Remember, when we were younger, eating peanut butter and jelly, or peanut butter and fluff? (I can’t believe companies made fluff … and we ate it!) We thought nothing of powering through gobs of peanut butter between buttery Ritz crackers. I don’t remember hearing about anyone going into anaphylaxis after eating a spoonful of Jif or Skippy. Today, warning labels are on everything, advertising the hazards of peanuts and the potential for peanut allergies.
Why are so many children and adults allergic to peanuts? Peanuts are actually beans. Beans (legumes) can be contaminated during storage. Either from the soil or a poor storage environment, peanuts can be infected with a mold called Aspergillus Flavus. Apergillus releases aflatoxin, a toxin which is not only carcinogenic (cancer causing), it also causes the nasty allergies associated with peanuts. In addition to the mold, peanuts themselves have proteins that can cause allergic reactions. In fact, researchers have found that heating (roasting) causes those proteins more allergenic.(1) This raises the question: Is it OK to eat them raw (i.e., raw peanut butter) or roasted? Either way—via mold or heated proteins—you’re exposed to allergens (substances that cause the allergic response).
Why is the peanut-allergy epidemic so big now? Perhaps we introduce peanuts as a food source too early in life. Infants and children have an immature digestive systems. Foreign proteins and other undesirable digested substances can get through the intestinal lining into the blood, where they have to face the immune system. The allergic response is then created by eating a food source not meant to be eaten at an early age; it should be postponed until the digestive system is able to handle these type of proteins. Also, there seems to be more consumption of peanuts; with more consumption there is a higher incidence of allergic reactions.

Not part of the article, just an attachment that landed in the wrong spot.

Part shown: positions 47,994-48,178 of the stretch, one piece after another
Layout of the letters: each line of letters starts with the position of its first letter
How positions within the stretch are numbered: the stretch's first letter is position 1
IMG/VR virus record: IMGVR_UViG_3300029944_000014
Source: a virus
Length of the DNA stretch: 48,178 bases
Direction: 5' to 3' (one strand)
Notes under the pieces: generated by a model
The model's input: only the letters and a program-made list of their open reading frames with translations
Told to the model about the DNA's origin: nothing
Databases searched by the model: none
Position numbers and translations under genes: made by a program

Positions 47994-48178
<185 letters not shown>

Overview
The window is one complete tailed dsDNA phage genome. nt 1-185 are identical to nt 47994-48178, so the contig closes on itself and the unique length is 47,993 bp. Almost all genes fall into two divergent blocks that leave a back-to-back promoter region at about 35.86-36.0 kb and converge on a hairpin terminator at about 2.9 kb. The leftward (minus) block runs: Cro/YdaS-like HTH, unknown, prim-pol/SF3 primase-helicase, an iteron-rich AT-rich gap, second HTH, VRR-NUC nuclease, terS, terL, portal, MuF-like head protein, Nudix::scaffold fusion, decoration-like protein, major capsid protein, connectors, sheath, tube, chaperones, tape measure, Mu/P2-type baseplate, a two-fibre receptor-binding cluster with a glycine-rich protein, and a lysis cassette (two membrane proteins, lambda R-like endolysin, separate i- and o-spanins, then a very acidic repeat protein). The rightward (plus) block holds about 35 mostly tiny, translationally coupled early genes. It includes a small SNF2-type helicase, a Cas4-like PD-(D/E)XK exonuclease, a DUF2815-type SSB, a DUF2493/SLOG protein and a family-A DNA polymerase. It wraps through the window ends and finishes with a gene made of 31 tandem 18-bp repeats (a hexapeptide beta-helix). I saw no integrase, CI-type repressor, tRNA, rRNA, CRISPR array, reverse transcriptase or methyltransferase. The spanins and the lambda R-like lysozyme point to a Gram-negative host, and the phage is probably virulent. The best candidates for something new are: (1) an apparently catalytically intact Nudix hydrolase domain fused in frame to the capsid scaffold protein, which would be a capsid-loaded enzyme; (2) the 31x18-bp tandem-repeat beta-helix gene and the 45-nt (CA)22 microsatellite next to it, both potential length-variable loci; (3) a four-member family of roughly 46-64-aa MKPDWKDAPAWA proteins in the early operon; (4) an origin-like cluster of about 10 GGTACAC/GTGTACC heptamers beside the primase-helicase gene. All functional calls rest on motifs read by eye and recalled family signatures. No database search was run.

My recommendation would be to abstain from feeding your children peanuts until they are three or four years old. If the digestive system can develop enough to take on these not-so-friendly food sources, we would probably see a tremendous drop in the number of people suffering from peanut allergies. Also, if you choose to have your children vaccinated, ask the person administering the vaccine if it contains peanut oil — yeah, peanut oil, which can also have mold in it. Last, if you have peanut allergies…avoid eating peanuts! More to come on the peanut issue…
Soheila J. Maleki, PhD,a Olga Viquez, PhD,b Thomas Jacks, PhD, Hortense Dodo, PhD,b Elaine T. Champagne, PhD, Si-Yin Chung, PhD, and Samuel J. Landry, PhDc. Journal of Allergy and Clinical Immunology, Volume 112, No.1, The major peanut allergen, Ara h 2, functions as a trypsin inhibitor, and roasting enhances this function
Photo from Aspergillus Website Blog